Eurovision Song Contest: The Story Of Fire Saga
THIS could so easily have been Iceland’s year. With Daði Freyr’s brilliant Think About Things a bona fide hit across Europe and high among the favourites, the Icelanders looked set to end 34 years of hurt — they only entered in 1986 — and finally win the Eurovision Song Contest. And then… well, we know what happened next.
Then, to rub salt into the wounds, along comes Will Ferrell to rip the herring out of Iceland, the Eurovision and everything in between with a movie sending up the whole crazy spectacle. Except — and here’s the twist — Ferrell clearly loves and knows his Eurovision. It would have been too easy to send up Eurovision craziness, poking fun at the costumes, the songs, the partisan politics. Hardcore fans would have hated it, while the wider audience who like a laugh on a Saturday night could have lapped it up.
So it is to his eternal credit that Ferrell — at his hapless best as Lars, half of Icelandic Euro-hopefuls Fire Saga with childhood chum Sigrit (a brilliant Rachel McAdams) — rocks to a different beat.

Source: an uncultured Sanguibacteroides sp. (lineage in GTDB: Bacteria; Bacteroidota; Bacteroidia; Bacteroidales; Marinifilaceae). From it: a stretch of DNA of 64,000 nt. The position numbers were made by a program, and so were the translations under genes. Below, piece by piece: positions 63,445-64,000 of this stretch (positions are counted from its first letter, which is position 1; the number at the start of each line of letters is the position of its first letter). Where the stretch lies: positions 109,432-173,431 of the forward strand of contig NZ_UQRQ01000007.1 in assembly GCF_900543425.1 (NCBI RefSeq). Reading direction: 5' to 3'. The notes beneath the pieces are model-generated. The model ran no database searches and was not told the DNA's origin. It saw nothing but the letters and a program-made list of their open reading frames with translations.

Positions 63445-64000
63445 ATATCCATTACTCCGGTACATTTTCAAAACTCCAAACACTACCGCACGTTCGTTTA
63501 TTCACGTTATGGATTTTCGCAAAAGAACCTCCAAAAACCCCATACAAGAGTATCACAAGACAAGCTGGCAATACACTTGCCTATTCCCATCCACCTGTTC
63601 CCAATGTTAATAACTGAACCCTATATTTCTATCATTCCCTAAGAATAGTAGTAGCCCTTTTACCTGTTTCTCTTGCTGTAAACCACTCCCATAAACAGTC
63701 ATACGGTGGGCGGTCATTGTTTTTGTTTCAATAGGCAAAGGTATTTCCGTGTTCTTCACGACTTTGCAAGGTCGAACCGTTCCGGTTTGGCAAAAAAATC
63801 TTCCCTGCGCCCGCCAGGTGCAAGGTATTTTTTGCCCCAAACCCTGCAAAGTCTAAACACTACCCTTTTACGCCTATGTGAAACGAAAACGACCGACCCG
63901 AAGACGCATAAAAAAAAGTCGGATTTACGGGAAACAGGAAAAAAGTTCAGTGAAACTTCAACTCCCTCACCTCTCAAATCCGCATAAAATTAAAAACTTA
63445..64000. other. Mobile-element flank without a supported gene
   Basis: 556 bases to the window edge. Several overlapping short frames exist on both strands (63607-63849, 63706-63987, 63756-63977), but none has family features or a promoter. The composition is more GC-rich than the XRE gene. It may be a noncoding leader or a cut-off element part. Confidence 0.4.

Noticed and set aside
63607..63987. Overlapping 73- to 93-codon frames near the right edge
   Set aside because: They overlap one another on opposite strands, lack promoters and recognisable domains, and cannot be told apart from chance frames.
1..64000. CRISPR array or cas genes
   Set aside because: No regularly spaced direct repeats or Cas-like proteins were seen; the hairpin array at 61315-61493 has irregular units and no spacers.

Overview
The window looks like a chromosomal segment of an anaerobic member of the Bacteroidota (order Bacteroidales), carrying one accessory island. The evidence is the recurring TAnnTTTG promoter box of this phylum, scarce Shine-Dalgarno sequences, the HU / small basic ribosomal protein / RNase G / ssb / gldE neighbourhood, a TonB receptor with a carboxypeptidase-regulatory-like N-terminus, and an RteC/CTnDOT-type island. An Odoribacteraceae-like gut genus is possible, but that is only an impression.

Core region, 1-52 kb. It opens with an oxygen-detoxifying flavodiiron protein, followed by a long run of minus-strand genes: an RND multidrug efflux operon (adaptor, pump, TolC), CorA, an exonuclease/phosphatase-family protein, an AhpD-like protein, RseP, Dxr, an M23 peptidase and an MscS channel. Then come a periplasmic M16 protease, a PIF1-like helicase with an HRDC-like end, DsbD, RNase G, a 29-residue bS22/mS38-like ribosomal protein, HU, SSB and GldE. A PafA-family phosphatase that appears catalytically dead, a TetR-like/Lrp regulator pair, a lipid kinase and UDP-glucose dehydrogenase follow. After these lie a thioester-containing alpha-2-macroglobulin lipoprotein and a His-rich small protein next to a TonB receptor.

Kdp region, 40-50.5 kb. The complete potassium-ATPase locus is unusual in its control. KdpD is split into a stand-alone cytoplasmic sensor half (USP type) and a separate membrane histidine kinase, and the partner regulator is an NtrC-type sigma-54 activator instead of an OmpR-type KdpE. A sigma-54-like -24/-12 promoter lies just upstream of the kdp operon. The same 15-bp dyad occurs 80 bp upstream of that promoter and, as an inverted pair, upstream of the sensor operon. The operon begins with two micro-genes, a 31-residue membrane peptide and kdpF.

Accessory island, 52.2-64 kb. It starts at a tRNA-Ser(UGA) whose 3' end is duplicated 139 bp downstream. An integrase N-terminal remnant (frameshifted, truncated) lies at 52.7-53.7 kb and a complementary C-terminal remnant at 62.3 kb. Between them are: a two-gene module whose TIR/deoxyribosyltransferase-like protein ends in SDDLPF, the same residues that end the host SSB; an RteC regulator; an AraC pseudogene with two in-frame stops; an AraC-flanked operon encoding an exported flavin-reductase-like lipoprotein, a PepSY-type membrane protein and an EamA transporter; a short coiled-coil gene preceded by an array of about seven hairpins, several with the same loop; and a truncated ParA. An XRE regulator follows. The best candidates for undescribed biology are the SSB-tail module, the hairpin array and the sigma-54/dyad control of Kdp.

A rom-com set amid the bonkers bubble of Eurovision, The Story Of Fire Saga has a love story; it has elves; it has wobbly accents; it has Pierce Brosnan looking sexy even with a dead fish in his hand. But most of all it has its heart in the right place.
Yes, it scores sharp points along the way, Ferrell calling out culture-hopping American backpackers; Dan Stevens, hysterical as closet Russian charmer Alexander Lemtov, having a pop at Russian anti-gay attitudes. But it’s done with enough comedy pep to never feel you’re being lectured at.
Eurovision fans will have a ball spotting the galaxy of Euro-stars who pop up in a Songathon sequence — Pitch Perfect goes multi-national — with former winners Loreen, Conchita Wurst and many more in a mega-hits medley. But The Story Of Fire Saga largely steers clear of in-jokery. It’s a Euro-ride everyone can take.
And the music — finely crafted pastiches of typical Eurovision entries — teeters on the brink of parody while never toppling over. Several, like Sigrit’s barnstorming ballad Husavik (Hometown), sound like winners.
If only they’d trimmed it down a bit (at two hours-plus the energy sags) I’d have gone the full five stars. Come on Iceland — next year Fire Saga’s Ja Ja Ding Dong has to be the one.